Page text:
Apple customers voice mixed reaction to reports of poor working conditions

A new report details working conditions at Chinese factories, but some customers don't care

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Shields, a communications consultant, said he was "horrified" to hear of working conditions in Apple partner factories through a story on the radio show "This American Life," which he listened to using an Apple laptop and an Apple AirPort Wi-Fi router. "I hope they can do better," he said. "I know they can do better."

Shields' petition had 23 signatures as of Thursday afternoon.

By comparison, a petition started in 2011 to have juice maker Apple & Eve stop using Chinese apples has nearly 1,000 signatures. A petition asking Bank of America to drop a US$5 debit card fee received 306,000 signatures, while a petition asking Verizon Wireless to drop a $2 payment fee drew more than 166,000 signatures.

Apple earlier this month issued a supplier responsibility report, in which the company lists its 156 leading suppliers. Those suppliers account for more than 97 percent of the expenses the company paid contractors for products including the iPhone, iPad and iPod.

Some suppliers, in recent years, have been under scrutiny for allegedly employing underage workers and not taking steps to improve work conditions at factories. Apple, in the supplier report, said it had stepped up audit efforts so suppliers stop employing underage workers and take steps to improve working conditions in factories.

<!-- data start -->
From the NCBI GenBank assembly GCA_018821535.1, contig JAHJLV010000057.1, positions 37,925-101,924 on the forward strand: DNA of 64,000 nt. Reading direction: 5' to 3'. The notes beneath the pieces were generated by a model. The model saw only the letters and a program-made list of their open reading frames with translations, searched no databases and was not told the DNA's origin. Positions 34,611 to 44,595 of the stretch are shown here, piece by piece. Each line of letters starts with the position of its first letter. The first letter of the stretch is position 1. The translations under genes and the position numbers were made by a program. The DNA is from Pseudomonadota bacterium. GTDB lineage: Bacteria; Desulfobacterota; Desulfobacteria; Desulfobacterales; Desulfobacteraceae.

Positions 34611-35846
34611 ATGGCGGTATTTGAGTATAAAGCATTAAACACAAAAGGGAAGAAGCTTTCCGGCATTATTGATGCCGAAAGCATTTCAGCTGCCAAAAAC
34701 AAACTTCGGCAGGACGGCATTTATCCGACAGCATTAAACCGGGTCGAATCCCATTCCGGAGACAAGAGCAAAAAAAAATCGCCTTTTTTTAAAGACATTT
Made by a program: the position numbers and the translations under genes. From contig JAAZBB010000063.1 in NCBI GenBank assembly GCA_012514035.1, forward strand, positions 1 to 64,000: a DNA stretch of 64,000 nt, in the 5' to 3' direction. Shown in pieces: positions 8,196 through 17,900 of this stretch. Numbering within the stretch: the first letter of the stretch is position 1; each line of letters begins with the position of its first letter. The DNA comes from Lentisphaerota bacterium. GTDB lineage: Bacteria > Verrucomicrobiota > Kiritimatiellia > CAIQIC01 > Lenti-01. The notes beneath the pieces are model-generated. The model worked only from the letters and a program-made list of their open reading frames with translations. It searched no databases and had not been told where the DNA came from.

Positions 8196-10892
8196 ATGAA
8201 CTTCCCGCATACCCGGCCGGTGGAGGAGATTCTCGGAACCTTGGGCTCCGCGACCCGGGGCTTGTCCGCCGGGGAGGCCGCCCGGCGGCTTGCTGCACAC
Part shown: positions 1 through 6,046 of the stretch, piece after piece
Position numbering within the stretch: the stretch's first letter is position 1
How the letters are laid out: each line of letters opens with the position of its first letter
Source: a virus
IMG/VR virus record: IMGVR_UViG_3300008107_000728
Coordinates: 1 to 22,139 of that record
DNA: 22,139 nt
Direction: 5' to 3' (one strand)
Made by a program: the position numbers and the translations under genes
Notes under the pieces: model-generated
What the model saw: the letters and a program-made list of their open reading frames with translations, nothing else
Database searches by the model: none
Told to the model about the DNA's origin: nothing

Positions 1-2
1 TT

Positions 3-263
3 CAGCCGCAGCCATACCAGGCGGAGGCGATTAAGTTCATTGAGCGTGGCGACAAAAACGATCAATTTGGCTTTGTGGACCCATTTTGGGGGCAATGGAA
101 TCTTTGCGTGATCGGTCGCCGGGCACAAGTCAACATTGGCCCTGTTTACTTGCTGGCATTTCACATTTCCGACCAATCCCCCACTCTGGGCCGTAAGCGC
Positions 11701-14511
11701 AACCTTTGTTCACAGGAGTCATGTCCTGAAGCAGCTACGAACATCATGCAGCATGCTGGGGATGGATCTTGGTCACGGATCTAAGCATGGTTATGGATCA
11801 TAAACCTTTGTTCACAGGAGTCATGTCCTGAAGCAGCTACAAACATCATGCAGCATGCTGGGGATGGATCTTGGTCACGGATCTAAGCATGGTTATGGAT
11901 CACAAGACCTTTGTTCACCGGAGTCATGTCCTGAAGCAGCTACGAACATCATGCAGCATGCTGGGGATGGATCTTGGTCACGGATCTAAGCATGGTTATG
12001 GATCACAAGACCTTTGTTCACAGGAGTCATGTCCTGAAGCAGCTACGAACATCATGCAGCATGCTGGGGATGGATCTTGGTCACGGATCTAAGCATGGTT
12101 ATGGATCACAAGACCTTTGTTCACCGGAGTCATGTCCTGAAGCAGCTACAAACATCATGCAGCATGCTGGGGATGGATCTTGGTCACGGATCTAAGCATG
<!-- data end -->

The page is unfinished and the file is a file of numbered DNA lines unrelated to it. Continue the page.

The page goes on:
Apple has already dealt with issues around working conditions in China, and the company will not exert additional pressure, said Michael Palma, research manager at IDC.

"In the end, I don't think they are going to change anything," Palma said. "They have gone through four or five major scandals with Foxconn."

Foxconn, which assembles products like the iPhone, iPad and iPod for Apple, has come under scrutiny over the past few years after a string of suicide attempts at facilities in China. Other Foxconn partners include Dell, Cisco and Sony.

"It's a really stressed-out manufacturing environment, but it's not unique to Apple," Palma said.

It's common practice to work long hours in China, and workers will continue to flock to the factories as the wages are relatively high, Palma said. "If you're an 18-year-old on a farm in China, it's a good thing for you to work in these places," Palma said.

Grant Gross covers technology and telecom policy in the U.S. government for The IDG News Service. Follow Grant on Twitter at GrantGross. Grant's e-mail address is


Copyright © 2012 IDG Communications, Inc.

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